Of course, this is all underpinned by the ethos of wanting the best for our clients. This means it is also fast-paced, highly demanding and ultimately, incredibly stressful.
Besides being collaborative, having clarity of thought and logical reasoning are all necessary to do well in the role. I believe the interview process identifies these candidates very quickly. While it can be trained, these traits are, at some level, rather intrinsic, so it comes down to whether you are wired that way. In that sense, many consultants perhaps would not be the best entrepreneurs or investment bankers, because there are different inherent personality types and mindsets that would suit each field.
For example, I think Steve Jobs would not be a great consultant, because he is very clear with his wants and that may not fit well with a consulting role. Of course, the opposite applies; being an entrepreneur would be challenging for many consultants, because we think about problems in a different way. Not that one is better over the other, but rather which is fit for purpose. Overall, on the intrinsic side, perhaps if you like solving problems and working in a team environment, consulting could be the right career for you. University, of course, gave me the right environment for that ‘muscle’ to be built and cultivated over time.
Firstly, just because it is highly selective doesn’t mean it is right for you! My personal view is that if you choose something you really enjoy and are willing to invest time in, the results and enthusiasm will show. I encourage students or people who are looking at university courses and potential careers to narrow down what they enjoy. You need some level of passion to sustain you over the long run. So, take that into account rather than going with what is ‘sexy’ or trendy at that time. Don’t forget, when you are interviewing at any job, the person across the table can read whether you are truly interested in the role.
Secondly, beyond your interests, you should also be very deliberate in what you hope to accomplish. Having goals and a roadmap for yourself can be very helpful. I had not known about consulting until my last year of university, and even then I was unsure of my career path. But crucially, my internship roadmap was framed in what skillsets I wanted to be actively cultivating. It could be ‘I want to develop some client-facing skills’ or a ‘I want to build something up from scratch and lead it independently’ So, I sought for opportunities that met these criteria, and coincidentally when all is said and done, it was a personal narrative that I could use during my discussions when applying for new roles.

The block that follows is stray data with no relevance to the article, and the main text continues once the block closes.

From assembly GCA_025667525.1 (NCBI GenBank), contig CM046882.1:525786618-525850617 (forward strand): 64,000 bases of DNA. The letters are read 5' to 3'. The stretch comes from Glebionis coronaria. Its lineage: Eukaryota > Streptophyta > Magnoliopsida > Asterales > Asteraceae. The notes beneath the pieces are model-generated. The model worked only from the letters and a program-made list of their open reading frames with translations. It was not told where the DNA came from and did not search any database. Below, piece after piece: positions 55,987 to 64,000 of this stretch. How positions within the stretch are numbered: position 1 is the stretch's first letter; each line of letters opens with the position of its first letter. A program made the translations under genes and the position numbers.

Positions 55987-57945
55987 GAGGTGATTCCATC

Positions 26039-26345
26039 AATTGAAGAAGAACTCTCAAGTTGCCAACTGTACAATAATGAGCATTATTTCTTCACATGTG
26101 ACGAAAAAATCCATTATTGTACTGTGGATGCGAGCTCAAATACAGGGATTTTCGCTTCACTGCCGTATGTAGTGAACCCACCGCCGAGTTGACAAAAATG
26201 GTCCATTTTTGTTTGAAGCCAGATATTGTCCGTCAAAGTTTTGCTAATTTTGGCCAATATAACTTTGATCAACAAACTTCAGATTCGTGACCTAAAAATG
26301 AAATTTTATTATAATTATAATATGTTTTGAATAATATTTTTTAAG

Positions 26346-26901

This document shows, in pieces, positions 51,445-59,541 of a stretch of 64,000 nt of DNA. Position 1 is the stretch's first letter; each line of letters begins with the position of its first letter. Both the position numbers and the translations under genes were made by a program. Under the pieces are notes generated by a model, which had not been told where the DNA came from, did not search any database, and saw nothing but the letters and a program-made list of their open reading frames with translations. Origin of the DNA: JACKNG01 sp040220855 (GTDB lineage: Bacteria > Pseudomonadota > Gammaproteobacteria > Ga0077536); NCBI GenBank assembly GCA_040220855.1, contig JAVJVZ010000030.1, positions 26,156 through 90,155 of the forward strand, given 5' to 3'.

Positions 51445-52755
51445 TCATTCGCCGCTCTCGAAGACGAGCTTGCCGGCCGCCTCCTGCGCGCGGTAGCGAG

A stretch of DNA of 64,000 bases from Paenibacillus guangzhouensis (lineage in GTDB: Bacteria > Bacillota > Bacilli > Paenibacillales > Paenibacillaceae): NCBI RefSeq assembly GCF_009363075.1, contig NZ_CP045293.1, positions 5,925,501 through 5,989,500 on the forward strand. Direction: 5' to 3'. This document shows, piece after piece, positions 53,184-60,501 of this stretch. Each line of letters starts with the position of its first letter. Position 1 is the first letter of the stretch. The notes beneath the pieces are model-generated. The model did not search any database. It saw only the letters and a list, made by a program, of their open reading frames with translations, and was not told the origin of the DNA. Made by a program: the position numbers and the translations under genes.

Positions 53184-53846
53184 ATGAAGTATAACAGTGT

Lastly, build a network and stay in touch with them. You will never know when that relationship could be helpful. Many opportunities are derived from very meaningful relationships, but these need to be genuinely invested over time.
My internships were really a mix of sourcing them through the school portal and self-sourced.
I was clear that I was going to use my university life to experiment and find out what I like and dislike. That was my rationale for taking up many internships across different fields (technology, F&B, professional services, etc), to experiment and find out what excites me. University is the time when you can take risks and fail, and find yourself in the process of doing so. I was very deliberate in making sure that every summer break I was doing an internship.
All in all, my biggest takeaway was a clear understanding of what I really enjoyed (working in team environment, being client facing, having ownership) and what I didn’t (I realised that I am not someone who enjoys working in a silo), and that shaped how I picked my career. In EDB, I focused on industry development and investment promotion which involved a lot of client-facing work. At McKinsey, we meet our clients often and co-create solutions with them.
Environmental, social, and governance criteria will certainly evolve to become a core part of businesses as more attention is being drawn to these issues. Investors will assess the merits of these companies based on their sustainability efforts, and voice their opinions through the market. This also means that companies who fail to invest in this space will find themselves falling behind.